Baseball permeates this book. Everything connects to baseball. It takes place at the end of the 1998 baseball season. Sammy Sosa and Mark McGuire are both hitting home runs with an eye to breaking Roger Maris’ record. But this isn’t a baseball story.
This is a story of two young girls who end up in foster care after their mother dies. They receive better care in their foster home than they did when living with their mother, but it’s still a foster home. Their dad, Wade, a washed up minor league pitcher, who used to be a teammate of Sosa, steals a sack of money from a gangster. He knows that they will track him down, so he wants to get out-of-town, and he wants to take his daughters with him. So he steals them from the foster home and leaves Gastonia, North Carolina.
Mr. Cash tells this story though the eyes of three of the characters. Easter Quillby is the older sister of Ruby. Brady Weller is the girls’ guardian. He is trying to find Easter and Ruby before they are hurt. Robert Pruitt lost an eye when Wade’s fastball hit him in the face. He is hired to find Wade and get the money back, but he has a lot more on his mind. He is filled with steroid fueled rage, and hates Wade.
I enjoyed this story very much. The way that the story is told though three different viewpoints works very well. Mr. Cash does a very good job of bringing the characters to life. You are drawn in and feel afraid for Wade and his girls. The backdrop of baseball and steroids and home runs makes everything feels authentically dated, but brings up current steroid thoughts at the same time.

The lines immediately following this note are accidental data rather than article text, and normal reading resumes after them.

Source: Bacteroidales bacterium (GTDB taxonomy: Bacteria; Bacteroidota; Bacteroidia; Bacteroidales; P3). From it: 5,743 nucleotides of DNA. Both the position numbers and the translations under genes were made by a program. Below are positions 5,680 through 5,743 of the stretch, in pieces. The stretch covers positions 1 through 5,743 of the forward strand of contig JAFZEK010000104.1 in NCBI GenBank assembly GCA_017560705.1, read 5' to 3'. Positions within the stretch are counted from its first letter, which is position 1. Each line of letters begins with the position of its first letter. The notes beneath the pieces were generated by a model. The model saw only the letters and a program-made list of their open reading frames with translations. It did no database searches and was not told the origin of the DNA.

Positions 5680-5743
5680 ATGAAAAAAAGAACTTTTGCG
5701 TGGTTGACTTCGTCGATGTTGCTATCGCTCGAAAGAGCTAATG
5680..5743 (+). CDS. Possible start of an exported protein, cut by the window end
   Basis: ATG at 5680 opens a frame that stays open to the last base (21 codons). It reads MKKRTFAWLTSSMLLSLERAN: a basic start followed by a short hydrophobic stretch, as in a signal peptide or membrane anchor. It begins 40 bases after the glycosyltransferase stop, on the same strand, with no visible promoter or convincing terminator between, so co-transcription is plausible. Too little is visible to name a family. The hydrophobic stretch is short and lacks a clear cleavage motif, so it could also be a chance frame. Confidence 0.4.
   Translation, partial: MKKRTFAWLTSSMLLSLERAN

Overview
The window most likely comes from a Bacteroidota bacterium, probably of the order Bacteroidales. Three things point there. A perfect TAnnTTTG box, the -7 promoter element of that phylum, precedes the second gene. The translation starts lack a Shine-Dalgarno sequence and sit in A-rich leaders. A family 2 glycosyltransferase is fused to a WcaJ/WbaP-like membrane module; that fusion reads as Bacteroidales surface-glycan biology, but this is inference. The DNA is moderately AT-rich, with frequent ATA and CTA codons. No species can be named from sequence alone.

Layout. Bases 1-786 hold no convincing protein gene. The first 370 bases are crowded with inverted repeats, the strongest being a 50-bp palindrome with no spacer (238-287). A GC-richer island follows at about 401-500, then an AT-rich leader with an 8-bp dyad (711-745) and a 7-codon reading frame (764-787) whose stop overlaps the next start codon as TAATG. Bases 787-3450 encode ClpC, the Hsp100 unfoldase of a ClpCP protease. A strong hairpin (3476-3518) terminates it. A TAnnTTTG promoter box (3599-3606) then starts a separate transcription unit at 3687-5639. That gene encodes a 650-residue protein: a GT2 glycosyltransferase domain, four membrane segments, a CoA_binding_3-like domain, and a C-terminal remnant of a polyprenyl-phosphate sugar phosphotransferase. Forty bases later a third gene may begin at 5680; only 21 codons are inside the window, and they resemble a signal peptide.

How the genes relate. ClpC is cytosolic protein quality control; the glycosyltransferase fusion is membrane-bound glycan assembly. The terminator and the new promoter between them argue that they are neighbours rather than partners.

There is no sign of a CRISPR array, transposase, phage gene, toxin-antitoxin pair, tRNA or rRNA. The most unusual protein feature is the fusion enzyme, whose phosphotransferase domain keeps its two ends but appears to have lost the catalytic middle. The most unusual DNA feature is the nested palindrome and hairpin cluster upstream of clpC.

I give this book 4 1/2 Stars out of 5 and a Big Thumbs Up! This book is more than a thriller, it has real characters that you will care about, so if that sounds like your kind of thriller, I strongly recommend This Dark Road to Mercy.
I received this Digital Review Copy for free from edelweiss.com.
Release date: January 28, 2014
The critically acclaimed author of the New York Times bestseller A Land More Kind Than Home—hailed as “a powerfully moving debut that reads as if Cormac McCarthy decided to rewrite Harper Lee’s To Kill a Mockingbird” (Richmond Times Dispatch)—returns with a resonant novel of love and atonement, blood and vengeance, set in western North Carolina, involving two young sisters, a wayward father, and an enemy determined to see him pay for his sins.